The Rockets made a big investment in Lin, and their extremely young roster isn't built to win this year. My opinion is that they need to invest a longer period of time in finding out whether Lin and Harden can play together, because this season provides them with that luxury -- right now it's all about building something for the future. They surely looked good together in Lin's return to New York Monday night. (The pair combined for 50 points, on 18-of-33 shooting, 14 rebounds and 11 assists.) If the Rockets ultimately decide that Lin and Harden can't play together and one of them has to be moved, then the goner is going to be Lin. Harden isn't going anywhere.

Kevin Love recently put the Timberwolves on blast for botching his extension -- last year. What gives with Love's timing? And, if you're the Timberwolves, where do you go from here knowing that your franchise cornerstone will bolt the first chance he gets?-- Mark Jones, Kansas City

Love has had a frustrating season, Mark, and he clearly wasn't happy with insinuations that he didn't break his hand while doing pushups. He doesn't sound as if he's likely to stay.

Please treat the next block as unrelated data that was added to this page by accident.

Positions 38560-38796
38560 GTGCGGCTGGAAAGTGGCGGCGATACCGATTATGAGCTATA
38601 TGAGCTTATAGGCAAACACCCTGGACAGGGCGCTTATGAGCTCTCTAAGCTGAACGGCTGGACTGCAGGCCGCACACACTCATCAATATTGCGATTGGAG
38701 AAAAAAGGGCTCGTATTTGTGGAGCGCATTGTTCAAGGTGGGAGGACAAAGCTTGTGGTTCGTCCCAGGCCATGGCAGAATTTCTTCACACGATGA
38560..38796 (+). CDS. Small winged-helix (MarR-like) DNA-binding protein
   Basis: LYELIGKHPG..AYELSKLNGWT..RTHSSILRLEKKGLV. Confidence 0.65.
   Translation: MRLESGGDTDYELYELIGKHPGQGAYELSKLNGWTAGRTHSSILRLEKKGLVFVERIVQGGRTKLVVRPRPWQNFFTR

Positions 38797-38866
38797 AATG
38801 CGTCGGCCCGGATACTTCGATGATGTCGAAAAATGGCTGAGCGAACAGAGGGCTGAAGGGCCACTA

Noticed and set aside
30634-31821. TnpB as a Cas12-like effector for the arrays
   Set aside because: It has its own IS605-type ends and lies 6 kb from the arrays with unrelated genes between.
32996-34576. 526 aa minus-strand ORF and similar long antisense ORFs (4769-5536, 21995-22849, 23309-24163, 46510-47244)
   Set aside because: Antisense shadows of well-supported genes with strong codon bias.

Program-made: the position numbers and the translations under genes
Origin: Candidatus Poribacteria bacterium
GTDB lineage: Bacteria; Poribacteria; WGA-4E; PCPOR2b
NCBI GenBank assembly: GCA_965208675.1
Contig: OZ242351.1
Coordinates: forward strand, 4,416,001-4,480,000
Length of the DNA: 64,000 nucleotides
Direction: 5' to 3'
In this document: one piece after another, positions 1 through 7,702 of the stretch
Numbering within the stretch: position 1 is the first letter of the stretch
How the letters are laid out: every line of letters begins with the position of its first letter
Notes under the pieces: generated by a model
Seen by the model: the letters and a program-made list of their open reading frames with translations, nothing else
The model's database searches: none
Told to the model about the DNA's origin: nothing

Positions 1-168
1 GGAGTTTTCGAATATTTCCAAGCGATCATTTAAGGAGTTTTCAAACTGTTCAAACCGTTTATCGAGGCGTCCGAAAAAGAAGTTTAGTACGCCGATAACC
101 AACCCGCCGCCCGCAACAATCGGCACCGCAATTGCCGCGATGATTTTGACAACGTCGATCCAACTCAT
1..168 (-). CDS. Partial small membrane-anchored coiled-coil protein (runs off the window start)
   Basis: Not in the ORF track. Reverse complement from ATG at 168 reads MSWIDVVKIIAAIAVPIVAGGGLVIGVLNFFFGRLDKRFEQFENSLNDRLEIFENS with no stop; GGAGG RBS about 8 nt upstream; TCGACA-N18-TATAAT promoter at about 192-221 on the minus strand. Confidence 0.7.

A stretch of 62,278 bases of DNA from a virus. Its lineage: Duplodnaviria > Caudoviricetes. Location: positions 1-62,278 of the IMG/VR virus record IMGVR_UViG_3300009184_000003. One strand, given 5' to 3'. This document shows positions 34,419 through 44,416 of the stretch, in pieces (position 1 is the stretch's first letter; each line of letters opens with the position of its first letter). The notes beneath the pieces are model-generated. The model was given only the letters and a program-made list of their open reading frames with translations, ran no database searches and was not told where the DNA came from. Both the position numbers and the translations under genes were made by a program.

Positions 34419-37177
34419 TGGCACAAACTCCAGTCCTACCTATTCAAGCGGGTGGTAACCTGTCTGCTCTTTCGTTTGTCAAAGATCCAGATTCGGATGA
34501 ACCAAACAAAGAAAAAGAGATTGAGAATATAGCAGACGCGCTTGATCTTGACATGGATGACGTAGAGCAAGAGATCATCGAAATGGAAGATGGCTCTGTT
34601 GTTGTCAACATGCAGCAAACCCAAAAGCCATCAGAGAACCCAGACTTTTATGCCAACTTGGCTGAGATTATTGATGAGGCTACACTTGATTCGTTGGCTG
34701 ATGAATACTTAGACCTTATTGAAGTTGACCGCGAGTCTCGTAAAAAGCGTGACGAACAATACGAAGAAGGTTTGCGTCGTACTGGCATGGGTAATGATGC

Every star in the league can be difficult to deal with. Tim Duncan came close to leaving San Antonio years ago and had to be talked into staying. There isn't a star in the league who isn't demanding. Every team lucky enough to have one or two stars invests a lot of time in building and maintaining a constructive environment that keeps the stars engaged in a constructive way. You asked where the Timberwolves go from here: Their job is to create a roster and environment that convinces Love to stay rather than to leave. That's their job, just like it's the job for every franchise in the NBA, and there's no sense in feeling sorry for them.